Shorting gold when it rose to a record $1,895 per ounce on September 6, 2011 would have been a great trade, with the benefit of hindsight. It is down to $1,305 currently, with most of the decline occurring last year after the bulls lost their confidence in the precious metal when it didn’t soar after ECB President Mario Draghi’s whatever-it-takes speech and on the introduction of Abenomics.
A few contrarians I know are turning bullish on gold. They note that both the price of gold and the price of silver seem to be finding support at their 2013 lows. Silver is back at that low. However, it settled at its highest level in a month on Wednesday, buoyed by a report that said physical demand for the metal rose to a record last year. Gold rose back over $1,300 an ounce yesterday.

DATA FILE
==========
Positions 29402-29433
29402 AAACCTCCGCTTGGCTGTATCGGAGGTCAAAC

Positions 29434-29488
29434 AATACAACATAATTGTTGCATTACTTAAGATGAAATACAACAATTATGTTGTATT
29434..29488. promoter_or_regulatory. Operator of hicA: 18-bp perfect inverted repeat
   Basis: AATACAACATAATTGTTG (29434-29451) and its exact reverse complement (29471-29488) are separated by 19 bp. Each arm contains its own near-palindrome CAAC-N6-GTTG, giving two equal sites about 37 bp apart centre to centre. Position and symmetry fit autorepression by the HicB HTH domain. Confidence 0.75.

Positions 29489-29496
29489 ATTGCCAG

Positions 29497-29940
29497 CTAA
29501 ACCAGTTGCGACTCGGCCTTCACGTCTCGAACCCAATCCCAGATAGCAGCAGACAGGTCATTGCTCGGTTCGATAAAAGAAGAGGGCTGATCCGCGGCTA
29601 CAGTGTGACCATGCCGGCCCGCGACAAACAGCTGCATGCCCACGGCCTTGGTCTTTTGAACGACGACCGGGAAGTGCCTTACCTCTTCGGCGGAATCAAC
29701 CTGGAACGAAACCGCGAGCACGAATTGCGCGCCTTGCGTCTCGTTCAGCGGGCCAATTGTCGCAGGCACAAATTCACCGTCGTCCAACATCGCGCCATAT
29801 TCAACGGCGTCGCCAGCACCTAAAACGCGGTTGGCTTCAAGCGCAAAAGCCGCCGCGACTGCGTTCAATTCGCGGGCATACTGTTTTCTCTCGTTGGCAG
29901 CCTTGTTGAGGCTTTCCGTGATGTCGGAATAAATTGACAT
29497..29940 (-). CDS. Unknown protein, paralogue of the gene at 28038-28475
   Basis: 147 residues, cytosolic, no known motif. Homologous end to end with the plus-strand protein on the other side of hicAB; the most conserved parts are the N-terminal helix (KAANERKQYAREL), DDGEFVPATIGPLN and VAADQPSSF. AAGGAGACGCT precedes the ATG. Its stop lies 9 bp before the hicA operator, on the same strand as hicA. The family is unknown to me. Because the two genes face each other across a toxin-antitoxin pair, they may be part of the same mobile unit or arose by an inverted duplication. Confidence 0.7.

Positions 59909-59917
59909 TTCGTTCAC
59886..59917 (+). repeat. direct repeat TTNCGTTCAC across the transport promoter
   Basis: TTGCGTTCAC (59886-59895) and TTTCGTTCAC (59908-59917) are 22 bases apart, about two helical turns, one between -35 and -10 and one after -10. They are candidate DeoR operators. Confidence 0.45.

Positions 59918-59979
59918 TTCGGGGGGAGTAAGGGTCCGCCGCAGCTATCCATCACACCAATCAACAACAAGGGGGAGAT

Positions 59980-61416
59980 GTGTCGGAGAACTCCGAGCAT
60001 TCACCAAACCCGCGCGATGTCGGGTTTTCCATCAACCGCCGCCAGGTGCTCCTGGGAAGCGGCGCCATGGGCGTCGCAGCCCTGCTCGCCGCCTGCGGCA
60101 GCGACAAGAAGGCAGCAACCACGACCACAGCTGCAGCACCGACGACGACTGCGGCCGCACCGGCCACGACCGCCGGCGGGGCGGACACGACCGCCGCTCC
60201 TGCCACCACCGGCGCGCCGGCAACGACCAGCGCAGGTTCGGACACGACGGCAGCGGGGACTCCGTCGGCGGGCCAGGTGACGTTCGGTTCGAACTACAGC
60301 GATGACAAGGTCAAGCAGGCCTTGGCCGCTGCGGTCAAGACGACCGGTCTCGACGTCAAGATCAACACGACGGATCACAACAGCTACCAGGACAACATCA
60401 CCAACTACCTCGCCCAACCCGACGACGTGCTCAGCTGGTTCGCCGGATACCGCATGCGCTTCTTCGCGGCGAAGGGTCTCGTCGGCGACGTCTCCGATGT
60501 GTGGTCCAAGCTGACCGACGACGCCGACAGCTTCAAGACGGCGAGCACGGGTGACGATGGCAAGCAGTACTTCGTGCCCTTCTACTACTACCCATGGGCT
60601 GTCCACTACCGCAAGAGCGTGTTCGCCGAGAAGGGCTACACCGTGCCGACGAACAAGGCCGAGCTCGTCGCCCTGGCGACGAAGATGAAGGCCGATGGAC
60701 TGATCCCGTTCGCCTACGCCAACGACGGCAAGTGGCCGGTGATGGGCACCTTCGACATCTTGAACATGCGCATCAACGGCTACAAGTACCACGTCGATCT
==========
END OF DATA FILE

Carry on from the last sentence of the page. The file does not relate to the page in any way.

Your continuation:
If the precious metals head higher, it will be either because of rising geopolitical tensions or rising inflation, say the contrarians. The former scenario seems like a more likely one than the latter, in my opinion.
I believe that the price of gold is a good indicator of the underlying trend in industrial commodity prices, which I expect will remain on the flat side for a while longer. So if the price of gold takes off, I will have to reassess my outlook for commodities.
Today's Morning Briefing: The Contrarians. (1) Favoring the out-of-favor. (2) A review of the most recent hits. (3) Greek yield drops from 44% to 6%. (4) Betting that China will have to do something. (5) Could US bond yields go lower? (6) Will precious metals become more precious? (7) Global boom would be a contrary bet leading to higher commodity prices, rising EM stock prices, and a weaker dollar.
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